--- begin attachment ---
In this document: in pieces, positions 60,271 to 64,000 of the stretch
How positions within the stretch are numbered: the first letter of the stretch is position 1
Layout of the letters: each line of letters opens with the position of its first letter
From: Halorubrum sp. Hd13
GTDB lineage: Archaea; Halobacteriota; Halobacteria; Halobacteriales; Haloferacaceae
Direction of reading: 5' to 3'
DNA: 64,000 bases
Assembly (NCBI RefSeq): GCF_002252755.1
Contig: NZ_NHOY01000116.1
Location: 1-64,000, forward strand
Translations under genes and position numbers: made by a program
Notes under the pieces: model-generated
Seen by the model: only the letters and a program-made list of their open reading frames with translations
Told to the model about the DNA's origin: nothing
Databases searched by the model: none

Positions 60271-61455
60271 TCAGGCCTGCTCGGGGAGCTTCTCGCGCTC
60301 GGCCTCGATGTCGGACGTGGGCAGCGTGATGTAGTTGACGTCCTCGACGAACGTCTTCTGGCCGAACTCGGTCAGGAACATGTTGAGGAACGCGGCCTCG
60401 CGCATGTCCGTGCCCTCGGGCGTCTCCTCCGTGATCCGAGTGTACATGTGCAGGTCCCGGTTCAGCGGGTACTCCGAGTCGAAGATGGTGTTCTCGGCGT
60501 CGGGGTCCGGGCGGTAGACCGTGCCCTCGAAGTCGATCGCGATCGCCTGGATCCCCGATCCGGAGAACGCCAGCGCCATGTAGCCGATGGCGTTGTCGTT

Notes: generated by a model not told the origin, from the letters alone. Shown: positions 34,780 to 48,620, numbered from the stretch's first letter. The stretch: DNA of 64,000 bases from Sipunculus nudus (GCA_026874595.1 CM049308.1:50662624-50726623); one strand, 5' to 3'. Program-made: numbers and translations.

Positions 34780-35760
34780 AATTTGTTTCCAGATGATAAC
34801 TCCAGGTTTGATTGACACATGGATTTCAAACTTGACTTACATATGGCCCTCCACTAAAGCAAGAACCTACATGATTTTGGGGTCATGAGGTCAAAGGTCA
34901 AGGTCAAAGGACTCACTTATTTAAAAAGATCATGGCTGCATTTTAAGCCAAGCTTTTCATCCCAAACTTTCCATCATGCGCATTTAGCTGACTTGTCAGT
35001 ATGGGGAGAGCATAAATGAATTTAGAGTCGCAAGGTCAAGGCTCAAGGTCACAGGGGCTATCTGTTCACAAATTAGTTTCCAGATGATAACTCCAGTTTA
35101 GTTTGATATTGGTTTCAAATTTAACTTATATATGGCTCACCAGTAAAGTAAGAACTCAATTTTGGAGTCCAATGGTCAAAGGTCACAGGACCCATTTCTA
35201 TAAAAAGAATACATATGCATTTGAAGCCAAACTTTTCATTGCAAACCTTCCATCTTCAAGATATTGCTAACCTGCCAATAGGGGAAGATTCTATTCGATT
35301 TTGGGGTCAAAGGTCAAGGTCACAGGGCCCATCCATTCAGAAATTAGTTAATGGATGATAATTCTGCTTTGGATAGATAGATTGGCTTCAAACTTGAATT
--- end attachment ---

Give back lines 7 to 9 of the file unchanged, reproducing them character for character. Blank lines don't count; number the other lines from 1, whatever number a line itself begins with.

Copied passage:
DNA: 64,000 bases
Assembly (NCBI RefSeq): GCF_002252755.1
Contig: NZ_NHOY01000116.1